Voices of Minnesota

Oral History Interview with Karl F. Rolvaag

DATE: December 11-12, 1978


Karl F. Rolvaag was born in 1913 in Northfield, Minnesota, the son of author Ole E. Rolvaag. He was chairman of the state Democratic Farmer Labor Party (1950-1954), Minnesota lieutenant governor (1955-1962), Minnesota governor (1963-1967), and U.S. ambassador to Iceland (1967-1969).

Subjects discussed in the December 11 interview include: family background and early life in Northfield, Minnesota; education at St. Olaf College in Northfield; military career in World War II; early involvement in DFL politics and campaigns for Congress in 1946 and 1948; DFL state chairman 1950-54; election of 1954; Rolvaag's election as lieutenant governor and reasons for DFL success; functions of lieutenant governor; Rolvaag's relationship with governors Orville Freeman and Elmer Andersen; power groups in the state senate; impressions of Freeman; Rolvaag's governorship, including major issues of reapportionment, weather disasters, major achievements, key advisors, and purchase of the governor's mansion; Rolvaag's appointment as ambassador to Iceland in 1967; activities since 1967; evaluation of the DFL Party following the 1978 election; and the Fraser-Short rivalry.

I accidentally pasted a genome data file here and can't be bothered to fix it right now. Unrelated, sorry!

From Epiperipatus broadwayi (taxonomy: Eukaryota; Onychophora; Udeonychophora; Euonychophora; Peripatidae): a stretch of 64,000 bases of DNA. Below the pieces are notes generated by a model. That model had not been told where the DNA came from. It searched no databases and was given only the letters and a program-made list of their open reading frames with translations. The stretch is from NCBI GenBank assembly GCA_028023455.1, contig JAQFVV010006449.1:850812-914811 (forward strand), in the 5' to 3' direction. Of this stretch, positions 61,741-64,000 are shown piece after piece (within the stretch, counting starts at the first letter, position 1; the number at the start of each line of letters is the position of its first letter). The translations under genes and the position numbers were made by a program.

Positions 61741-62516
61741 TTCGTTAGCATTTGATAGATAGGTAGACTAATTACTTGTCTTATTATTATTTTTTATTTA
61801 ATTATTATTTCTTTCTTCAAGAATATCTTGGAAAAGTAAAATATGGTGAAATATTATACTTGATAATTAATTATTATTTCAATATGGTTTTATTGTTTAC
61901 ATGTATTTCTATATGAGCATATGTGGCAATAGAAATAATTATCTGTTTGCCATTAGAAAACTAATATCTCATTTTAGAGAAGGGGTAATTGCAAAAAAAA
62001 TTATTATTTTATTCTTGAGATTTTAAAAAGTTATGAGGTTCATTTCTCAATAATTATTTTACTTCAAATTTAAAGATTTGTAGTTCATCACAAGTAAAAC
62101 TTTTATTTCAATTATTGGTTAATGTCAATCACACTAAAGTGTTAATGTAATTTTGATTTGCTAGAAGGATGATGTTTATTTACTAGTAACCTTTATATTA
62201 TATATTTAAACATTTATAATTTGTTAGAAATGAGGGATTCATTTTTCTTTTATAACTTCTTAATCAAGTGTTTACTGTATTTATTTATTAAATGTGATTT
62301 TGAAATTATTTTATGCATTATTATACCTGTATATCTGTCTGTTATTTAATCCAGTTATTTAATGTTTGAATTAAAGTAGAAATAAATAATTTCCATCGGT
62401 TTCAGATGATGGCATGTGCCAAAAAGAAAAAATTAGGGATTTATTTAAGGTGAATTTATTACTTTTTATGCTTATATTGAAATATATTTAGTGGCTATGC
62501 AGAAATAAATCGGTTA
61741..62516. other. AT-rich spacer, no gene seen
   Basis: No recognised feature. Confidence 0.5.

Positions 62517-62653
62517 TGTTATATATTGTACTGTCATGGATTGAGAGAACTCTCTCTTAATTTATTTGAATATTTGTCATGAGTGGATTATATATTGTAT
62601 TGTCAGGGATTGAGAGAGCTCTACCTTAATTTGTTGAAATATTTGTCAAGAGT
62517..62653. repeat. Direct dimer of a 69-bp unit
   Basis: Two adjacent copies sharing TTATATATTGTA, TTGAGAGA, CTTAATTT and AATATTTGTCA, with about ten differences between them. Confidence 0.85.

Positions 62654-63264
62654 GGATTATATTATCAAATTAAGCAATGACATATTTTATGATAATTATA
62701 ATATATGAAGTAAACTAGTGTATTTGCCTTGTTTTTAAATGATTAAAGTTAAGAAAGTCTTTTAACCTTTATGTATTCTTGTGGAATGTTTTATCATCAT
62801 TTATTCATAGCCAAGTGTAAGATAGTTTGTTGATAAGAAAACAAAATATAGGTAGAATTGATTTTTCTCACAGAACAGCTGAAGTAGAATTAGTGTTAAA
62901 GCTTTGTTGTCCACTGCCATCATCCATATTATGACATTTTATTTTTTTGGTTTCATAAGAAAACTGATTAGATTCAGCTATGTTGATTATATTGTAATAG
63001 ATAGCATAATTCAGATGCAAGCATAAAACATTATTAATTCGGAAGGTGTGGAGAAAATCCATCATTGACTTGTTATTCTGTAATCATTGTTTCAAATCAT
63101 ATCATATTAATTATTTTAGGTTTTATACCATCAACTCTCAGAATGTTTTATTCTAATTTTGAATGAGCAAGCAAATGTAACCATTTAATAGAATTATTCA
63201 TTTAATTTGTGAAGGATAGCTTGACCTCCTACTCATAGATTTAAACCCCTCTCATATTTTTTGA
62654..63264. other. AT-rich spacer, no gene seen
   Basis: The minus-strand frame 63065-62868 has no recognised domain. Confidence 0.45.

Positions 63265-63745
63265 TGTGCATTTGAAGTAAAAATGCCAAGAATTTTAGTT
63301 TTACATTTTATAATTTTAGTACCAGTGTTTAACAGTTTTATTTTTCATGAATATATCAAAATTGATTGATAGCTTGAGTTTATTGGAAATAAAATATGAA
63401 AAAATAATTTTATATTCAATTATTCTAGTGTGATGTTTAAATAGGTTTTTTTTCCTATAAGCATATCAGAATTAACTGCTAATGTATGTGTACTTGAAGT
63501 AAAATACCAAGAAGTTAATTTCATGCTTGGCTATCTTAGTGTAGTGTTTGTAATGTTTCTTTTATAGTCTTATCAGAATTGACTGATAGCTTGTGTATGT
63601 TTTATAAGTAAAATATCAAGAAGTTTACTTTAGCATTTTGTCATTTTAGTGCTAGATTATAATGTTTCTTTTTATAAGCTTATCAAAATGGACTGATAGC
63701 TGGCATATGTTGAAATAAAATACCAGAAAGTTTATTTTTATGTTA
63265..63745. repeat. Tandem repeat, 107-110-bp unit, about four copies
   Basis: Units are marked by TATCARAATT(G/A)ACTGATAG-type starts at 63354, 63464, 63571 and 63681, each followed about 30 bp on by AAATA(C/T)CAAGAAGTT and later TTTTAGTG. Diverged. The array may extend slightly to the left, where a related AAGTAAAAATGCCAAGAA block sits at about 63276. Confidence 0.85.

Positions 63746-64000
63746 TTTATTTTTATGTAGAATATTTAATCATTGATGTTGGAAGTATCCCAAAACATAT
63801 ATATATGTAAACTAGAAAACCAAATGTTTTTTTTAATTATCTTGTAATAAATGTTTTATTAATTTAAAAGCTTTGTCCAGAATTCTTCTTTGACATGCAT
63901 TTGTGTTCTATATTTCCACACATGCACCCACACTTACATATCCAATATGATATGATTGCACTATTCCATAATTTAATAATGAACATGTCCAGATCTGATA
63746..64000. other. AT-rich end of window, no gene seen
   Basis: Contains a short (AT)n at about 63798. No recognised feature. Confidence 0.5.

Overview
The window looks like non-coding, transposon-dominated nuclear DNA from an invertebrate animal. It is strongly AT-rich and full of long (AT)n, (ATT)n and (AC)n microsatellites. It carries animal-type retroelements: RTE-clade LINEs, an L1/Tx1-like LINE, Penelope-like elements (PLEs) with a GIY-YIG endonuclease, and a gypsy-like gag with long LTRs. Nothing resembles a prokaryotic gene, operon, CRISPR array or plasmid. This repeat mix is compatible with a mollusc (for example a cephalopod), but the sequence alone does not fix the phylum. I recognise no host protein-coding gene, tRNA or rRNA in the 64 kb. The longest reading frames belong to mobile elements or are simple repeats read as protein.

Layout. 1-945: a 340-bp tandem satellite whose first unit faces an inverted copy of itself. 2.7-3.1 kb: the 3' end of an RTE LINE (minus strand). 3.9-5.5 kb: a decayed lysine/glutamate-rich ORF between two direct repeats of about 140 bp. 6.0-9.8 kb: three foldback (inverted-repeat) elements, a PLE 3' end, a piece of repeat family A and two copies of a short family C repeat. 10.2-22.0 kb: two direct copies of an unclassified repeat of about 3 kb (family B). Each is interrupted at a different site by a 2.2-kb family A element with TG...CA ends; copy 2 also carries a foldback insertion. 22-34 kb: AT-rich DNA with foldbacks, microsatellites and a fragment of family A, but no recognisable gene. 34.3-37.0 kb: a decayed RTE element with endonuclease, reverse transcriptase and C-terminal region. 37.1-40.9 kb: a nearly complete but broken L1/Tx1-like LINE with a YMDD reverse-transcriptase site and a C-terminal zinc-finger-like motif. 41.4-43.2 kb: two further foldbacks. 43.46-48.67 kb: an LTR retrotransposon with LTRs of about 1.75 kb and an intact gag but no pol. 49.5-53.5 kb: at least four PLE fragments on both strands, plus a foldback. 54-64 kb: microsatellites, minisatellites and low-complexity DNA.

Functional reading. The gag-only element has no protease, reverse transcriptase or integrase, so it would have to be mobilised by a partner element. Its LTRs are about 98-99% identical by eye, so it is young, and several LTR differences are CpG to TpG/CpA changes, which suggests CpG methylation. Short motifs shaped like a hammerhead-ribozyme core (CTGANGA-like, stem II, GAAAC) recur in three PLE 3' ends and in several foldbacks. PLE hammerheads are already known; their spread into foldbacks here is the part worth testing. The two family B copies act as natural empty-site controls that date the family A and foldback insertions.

Subjects discussed in the December 12 interview include: reasons for Governor Freeman's defeat in 1960; impressions of Governor Elmer Andersen and his administration; the decision to run for governor in 1962 and action taken to secure the DFL endorsement; the movement to draft Mondale for governor in 1962; the 1962 gubernatorial campaign; the Highway 35 issue; recount proceedings; the relationship with party leaders and Keith during the recount; key advisors, problems encountered, and the "broom closet" office; Rolvaag's relationship with DFL leaders and Keith during Rolvaag's administration; Keith's promise not to oppose Rolvaag in 1966; the Sugar Hills meeting in 1965; the campaign to secure delegates to the state convention; the 1966 DFL convention, including impressions of proceedings, the role of national politicians, and strategy; the decision to oppose Keith in the primary election; the primary election campaign; attempts to unify the party following the primary; the general election campaign; and his opinion of David Lebedoff's book The 21st Ballot as being "full of errors."

LENGTH OF INTERVIEW: 4 hours 50 minutes

TRANSCRIPT: 54 pages